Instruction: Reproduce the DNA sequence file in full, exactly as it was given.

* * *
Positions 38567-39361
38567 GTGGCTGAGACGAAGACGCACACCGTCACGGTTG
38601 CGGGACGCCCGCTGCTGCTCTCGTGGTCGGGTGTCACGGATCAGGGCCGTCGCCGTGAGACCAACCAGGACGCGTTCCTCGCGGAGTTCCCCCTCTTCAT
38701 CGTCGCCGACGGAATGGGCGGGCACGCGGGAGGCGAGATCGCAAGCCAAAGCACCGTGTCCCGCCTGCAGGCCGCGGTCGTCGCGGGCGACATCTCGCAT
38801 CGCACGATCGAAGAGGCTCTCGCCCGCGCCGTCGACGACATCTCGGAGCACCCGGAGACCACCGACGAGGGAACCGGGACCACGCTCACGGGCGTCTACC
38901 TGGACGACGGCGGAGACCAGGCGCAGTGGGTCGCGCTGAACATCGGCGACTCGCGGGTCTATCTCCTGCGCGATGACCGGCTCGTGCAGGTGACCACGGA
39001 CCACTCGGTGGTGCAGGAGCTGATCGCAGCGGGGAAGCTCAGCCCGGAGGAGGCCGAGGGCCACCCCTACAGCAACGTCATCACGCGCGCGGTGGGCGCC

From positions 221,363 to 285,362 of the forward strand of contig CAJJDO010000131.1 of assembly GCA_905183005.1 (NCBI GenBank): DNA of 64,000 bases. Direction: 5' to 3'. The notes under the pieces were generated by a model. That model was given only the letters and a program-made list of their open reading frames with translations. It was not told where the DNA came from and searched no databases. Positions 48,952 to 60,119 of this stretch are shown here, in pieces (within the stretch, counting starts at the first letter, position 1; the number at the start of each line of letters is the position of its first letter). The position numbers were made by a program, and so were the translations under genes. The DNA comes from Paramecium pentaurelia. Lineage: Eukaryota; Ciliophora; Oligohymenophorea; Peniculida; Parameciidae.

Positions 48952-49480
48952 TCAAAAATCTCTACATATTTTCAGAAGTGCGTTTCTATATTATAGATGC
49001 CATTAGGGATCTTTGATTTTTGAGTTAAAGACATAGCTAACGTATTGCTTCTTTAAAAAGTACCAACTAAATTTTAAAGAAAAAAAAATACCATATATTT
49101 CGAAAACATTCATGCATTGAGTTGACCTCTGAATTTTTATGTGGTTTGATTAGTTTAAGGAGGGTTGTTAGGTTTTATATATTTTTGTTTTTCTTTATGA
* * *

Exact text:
Positions 38567-39361
38567 GTGGCTGAGACGAAGACGCACACCGTCACGGTTG
38601 CGGGACGCCCGCTGCTGCTCTCGTGGTCGGGTGTCACGGATCAGGGCCGTCGCCGTGAGACCAACCAGGACGCGTTCCTCGCGGAGTTCCCCCTCTTCAT
38701 CGTCGCCGACGGAATGGGCGGGCACGCGGGAGGCGAGATCGCAAGCCAAAGCACCGTGTCCCGCCTGCAGGCCGCGGTCGTCGCGGGCGACATCTCGCAT
38801 CGCACGATCGAAGAGGCTCTCGCCCGCGCCGTCGACGACATCTCGGAGCACCCGGAGACCACCGACGAGGGAACCGGGACCACGCTCACGGGCGTCTACC
38901 TGGACGACGGCGGAGACCAGGCGCAGTGGGTCGCGCTGAACATCGGCGACTCGCGGGTCTATCTCCTGCGCGATGACCGGCTCGTGCAGGTGACCACGGA
39001 CCACTCGGTGGTGCAGGAGCTGATCGCAGCGGGGAAGCTCAGCCCGGAGGAGGCCGAGGGCCACCCCTACAGCAACGTCATCACGCGCGCGGTGGGCGCC

From positions 221,363 to 285,362 of the forward strand of contig CAJJDO010000131.1 of assembly GCA_905183005.1 (NCBI GenBank): DNA of 64,000 bases. Direction: 5' to 3'. The notes under the pieces were generated by a model. That model was given only the letters and a program-made list of their open reading frames with translations. It was not told where the DNA came from and searched no databases. Positions 48,952 to 60,119 of this stretch are shown here, in pieces (within the stretch, counting starts at the first letter, position 1; the number at the start of each line of letters is the position of its first letter). The position numbers were made by a program, and so were the translations under genes. The DNA comes from Paramecium pentaurelia. Lineage: Eukaryota; Ciliophora; Oligohymenophorea; Peniculida; Parameciidae.

Positions 48952-49480
48952 TCAAAAATCTCTACATATTTTCAGAAGTGCGTTTCTATATTATAGATGC
49001 CATTAGGGATCTTTGATTTTTGAGTTAAAGACATAGCTAACGTATTGCTTCTTTAAAAAGTACCAACTAAATTTTAAAGAAAAAAAAATACCATATATTT
49101 CGAAAACATTCATGCATTGAGTTGACCTCTGAATTTTTATGTGGTTTGATTAGTTTAAGGAGGGTTGTTAGGTTTTATATATTTTTGTTTTTCTTTATGA